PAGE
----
On Saturday, we learned that the NFL has fined Cleveland Browns safety Ronnie Harrison Jr. $12,128 after a sideline scuffle with Kansas City Chiefs running backs coach Greg Lewis during Kansas City’s 33-29 defeat of the Browns last Sunday.
It happened during a first-and-10 play on the Chiefs’ opening Chiefs offensive drive. After an 11-yard gain, Harrison and linebacker Mack Wilson had teamed up to tackle Chiefs running back Clyde Edwards-Helaire in front of the Kansas City bench. After the whistle, it appeared that Harrison was standing on Edwards-Helaire, who was on his back. Lewis intervened — which is against NFL rules — trying to shove Harrison away. Harrison retaliated with a punch at Lewis’ face. That, of course, is also against league rules.
At first, officials first called an unsportsmanlike conduct penalty on “the Kansas City bench.” But after the officiating crew had stepped off that penalty, it appeared that their superiors watching in New York had intervened; initital television replays clearly showed Harrison taking a swing at Lewis. Another penalty was called on Harrison, creating offsetting penalties — wiping out the play — and the Cleveland player was ejected from the game.
“Yeah, so the fellow that was involved with it came over and he was on the chest of our player — and that’s what happened,” said Chiefs head coach Andy Reid after the game. “So, [Lewis] was trying to get [Harrison] off and he didn’t want to get off, so he kind of just lifted him a little bit — and then he got hit. But he was there to help get that fellow who was leaning on our guy. That’s why there was a penalty, right?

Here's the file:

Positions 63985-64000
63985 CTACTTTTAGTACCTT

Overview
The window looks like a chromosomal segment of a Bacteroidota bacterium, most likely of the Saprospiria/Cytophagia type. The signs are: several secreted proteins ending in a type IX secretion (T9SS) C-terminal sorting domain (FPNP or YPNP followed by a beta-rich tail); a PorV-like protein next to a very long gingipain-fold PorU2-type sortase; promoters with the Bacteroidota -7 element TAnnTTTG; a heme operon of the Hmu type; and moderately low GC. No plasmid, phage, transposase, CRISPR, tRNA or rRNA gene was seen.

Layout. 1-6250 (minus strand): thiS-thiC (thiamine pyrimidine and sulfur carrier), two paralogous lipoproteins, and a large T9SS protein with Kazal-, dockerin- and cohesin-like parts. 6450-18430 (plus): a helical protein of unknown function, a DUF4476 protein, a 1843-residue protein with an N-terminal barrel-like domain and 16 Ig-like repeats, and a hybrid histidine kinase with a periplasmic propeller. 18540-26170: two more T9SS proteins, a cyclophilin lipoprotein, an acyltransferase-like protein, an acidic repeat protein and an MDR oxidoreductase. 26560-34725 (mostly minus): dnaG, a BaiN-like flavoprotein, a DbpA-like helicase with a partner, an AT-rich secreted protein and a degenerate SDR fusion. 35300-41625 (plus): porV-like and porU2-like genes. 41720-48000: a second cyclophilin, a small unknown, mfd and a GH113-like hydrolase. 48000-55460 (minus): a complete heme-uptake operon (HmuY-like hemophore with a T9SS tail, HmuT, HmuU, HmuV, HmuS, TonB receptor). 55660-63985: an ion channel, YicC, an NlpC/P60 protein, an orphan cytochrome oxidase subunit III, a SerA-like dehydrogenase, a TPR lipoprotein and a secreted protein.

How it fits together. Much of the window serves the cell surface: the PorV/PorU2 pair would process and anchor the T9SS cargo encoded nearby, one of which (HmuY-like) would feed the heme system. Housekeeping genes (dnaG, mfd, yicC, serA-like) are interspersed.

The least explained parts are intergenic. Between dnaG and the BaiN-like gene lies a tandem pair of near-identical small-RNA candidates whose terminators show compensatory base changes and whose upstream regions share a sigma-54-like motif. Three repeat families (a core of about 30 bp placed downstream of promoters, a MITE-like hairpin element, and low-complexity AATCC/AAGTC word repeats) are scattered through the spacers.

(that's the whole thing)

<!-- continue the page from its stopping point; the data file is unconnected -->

“The officials fixed it, which I thought was important. You don’t do that on our sideline — [and] you don’t do that to our guys, bottom line.”
It now appears that the NFL largely agrees with Reid’s viewpoint about what happened. Lewis wasn’t fined for his part in the incident — but according to a report from NFL Network’s Tom Pelissero, the league did issue him a warning.
The NFL fined #Browns safety Ronnie Harrison $12,128 for last week's shoving match with #Chiefs RBs coach Greg Lewis, who wasn't fined by the league but received a warning that any subsequent violations will result in discipline, according to team and league sources.— Tom Pelissero (@TomPelissero) September 18, 2021
So according to the league, here’s how the math works out: a coach putting his hands on an opposing player is bad. A player punching an opposing coach — even when the coach started it — is very bad. Very bad is greater than bad.
“He was going down to help our guy, but the other guy wouldn’t do anything,” Reid told reporters after being asked if one of his coaches had ever been involved in such an incident. “So it would be like... [are] you keeping this up? I might come down there.”